The Crazies Breck Eisner

The Crazies Breck Eisner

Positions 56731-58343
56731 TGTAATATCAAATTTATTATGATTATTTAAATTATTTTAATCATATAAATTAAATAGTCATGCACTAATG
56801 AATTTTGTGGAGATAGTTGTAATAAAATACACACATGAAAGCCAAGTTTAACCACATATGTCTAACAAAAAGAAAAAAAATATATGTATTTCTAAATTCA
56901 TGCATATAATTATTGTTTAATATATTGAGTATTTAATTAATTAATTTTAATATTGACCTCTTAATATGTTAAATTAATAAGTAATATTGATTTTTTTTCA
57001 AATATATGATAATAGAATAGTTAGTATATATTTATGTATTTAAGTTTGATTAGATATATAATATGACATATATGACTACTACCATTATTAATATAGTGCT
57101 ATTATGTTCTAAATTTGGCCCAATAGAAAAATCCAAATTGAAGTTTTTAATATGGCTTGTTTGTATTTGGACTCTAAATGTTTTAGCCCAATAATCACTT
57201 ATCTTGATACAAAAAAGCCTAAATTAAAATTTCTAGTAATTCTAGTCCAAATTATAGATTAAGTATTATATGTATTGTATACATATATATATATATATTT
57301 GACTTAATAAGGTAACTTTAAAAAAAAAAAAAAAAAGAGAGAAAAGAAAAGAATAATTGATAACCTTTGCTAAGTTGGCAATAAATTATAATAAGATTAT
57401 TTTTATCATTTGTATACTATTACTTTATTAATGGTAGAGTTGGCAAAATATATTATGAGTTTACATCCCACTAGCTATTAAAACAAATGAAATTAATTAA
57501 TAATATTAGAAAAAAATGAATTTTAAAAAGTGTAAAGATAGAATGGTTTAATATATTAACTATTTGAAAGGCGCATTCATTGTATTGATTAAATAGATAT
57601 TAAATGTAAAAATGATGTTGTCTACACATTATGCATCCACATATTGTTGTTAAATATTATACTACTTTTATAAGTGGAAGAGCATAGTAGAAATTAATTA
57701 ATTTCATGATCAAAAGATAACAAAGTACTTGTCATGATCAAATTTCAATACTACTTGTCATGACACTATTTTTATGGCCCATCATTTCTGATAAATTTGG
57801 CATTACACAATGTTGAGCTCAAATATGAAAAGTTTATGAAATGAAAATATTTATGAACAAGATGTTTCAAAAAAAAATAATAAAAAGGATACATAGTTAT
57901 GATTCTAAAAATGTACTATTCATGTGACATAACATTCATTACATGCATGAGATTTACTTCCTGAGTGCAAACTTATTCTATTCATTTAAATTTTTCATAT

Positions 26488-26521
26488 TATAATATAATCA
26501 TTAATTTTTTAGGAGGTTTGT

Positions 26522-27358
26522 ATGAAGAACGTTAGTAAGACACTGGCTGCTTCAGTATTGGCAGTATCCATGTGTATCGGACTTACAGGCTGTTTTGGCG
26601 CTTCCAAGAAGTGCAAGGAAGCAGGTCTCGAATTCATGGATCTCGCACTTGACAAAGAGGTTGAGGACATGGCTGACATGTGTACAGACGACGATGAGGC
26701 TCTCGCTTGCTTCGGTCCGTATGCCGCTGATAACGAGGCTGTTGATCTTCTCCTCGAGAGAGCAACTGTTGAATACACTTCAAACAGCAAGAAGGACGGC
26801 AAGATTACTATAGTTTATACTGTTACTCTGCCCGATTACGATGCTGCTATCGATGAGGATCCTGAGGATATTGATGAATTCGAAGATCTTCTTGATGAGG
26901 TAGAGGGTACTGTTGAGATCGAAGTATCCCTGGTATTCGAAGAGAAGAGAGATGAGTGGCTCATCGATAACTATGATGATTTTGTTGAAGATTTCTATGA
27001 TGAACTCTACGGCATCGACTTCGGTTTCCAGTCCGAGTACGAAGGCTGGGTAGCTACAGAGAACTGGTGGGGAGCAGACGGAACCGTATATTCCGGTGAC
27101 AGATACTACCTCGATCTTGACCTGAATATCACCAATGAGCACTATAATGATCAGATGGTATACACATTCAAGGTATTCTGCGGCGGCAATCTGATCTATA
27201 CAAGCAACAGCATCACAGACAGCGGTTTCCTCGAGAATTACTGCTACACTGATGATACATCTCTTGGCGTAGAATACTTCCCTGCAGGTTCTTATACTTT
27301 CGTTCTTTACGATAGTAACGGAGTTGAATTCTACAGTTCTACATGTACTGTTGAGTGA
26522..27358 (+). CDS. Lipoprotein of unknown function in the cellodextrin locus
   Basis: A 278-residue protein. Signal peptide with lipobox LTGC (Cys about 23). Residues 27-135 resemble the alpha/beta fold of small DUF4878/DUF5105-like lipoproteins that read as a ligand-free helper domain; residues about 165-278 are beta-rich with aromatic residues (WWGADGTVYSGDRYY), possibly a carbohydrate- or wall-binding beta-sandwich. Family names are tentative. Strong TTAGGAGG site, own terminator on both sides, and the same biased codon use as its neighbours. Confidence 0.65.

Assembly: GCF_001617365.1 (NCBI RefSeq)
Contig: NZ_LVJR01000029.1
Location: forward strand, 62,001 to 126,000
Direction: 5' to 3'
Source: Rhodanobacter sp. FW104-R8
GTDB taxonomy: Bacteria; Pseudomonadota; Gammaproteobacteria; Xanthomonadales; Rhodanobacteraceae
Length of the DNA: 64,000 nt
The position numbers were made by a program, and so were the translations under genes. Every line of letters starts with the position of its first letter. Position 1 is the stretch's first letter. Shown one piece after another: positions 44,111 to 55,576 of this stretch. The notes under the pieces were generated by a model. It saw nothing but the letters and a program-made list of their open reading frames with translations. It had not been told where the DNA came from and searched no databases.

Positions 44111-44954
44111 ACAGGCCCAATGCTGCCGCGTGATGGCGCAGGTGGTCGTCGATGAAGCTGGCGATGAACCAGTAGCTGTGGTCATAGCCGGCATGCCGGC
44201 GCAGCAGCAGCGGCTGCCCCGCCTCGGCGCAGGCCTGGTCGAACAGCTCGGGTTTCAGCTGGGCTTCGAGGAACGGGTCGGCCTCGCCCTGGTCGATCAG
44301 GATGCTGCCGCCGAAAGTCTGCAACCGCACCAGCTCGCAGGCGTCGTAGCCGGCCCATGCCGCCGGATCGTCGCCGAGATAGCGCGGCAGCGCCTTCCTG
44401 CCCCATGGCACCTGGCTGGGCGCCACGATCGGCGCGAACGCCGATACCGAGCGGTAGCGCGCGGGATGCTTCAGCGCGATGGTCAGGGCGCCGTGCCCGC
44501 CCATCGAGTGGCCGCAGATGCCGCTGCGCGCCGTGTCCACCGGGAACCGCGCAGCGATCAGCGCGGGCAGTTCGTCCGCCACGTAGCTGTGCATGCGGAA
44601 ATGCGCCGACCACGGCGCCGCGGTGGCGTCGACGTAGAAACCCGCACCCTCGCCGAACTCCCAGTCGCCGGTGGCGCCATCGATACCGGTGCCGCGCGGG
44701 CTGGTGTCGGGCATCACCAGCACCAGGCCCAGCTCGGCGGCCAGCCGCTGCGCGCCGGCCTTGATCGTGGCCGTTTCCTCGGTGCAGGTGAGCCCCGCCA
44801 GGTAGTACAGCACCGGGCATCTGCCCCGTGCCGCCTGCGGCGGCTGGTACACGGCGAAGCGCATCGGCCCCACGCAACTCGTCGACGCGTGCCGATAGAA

Here's a case of a remake gone right. Admittedly, I haven't seen George A. Romero's original, but Breck Eisner's The Crazies, while not flawless, is an effective horror thriller. Set in the idyllic farming town of Ogden Marsh, Iowa, it doesn't take long for the picturesque American community to start showing sinister cracks. Timothy Olyphant (Deadwood) excels in another law enforcement role as Sheriff David Dutten. He's the first person to notice something amiss after being forced to gun down a former town drunk in the middle of a baseball game. Further instances of burgeoning insanity amongst the town residents lead Dutten on an investigation that reveals a water supply tainted by a mysterious plane crash, and that's when all hell starts to break loose. Dutten and his wife (played by a solid Radha Mitchell) team up with a couple other survivors to escape the town and surrounding hot zone teeming with crazies and black-ops soldiers trying to contain the outbreak. Danielle Panabaker and especially Joe Anderson as fellow survivors are strong dramatic counterparts to Olyphant and Mitchell's dedicated family unit, and welcome wildcards to their survival. Carefully measured pacing provides creepy, slow burning tension between horrific scenes of disturbingly cold and calculated, brutal violence. Eisner displays a skilful understanding of what audiences expect and what needs to happen in order to advance the plot and engineer valid scares. For every scene where a jolt is telegraphed, there's a red herring followed by a surprise jab to keep viewers on their toes, maintaining exhilarating menace throughout. A "Behind the Scenes" feature starts off a little dull, padded with clips, but leads into a thorough look at the filming process with the cast and crew. "Paranormal Pandemics" explains the real world basis for the look of the infections and "The Romero Template" has a couple of horror critics geeking-out over George A.'s forward thinking mastery. Most fascinating is an awesomely detailed look at make-up artist Rob Hall applying his craft to one of the film's most visible crazies. Also included: VFX composite shot breakdowns, a behind-the-scenes photo gallery and DVD-Rom storyboard and script. (Alliance)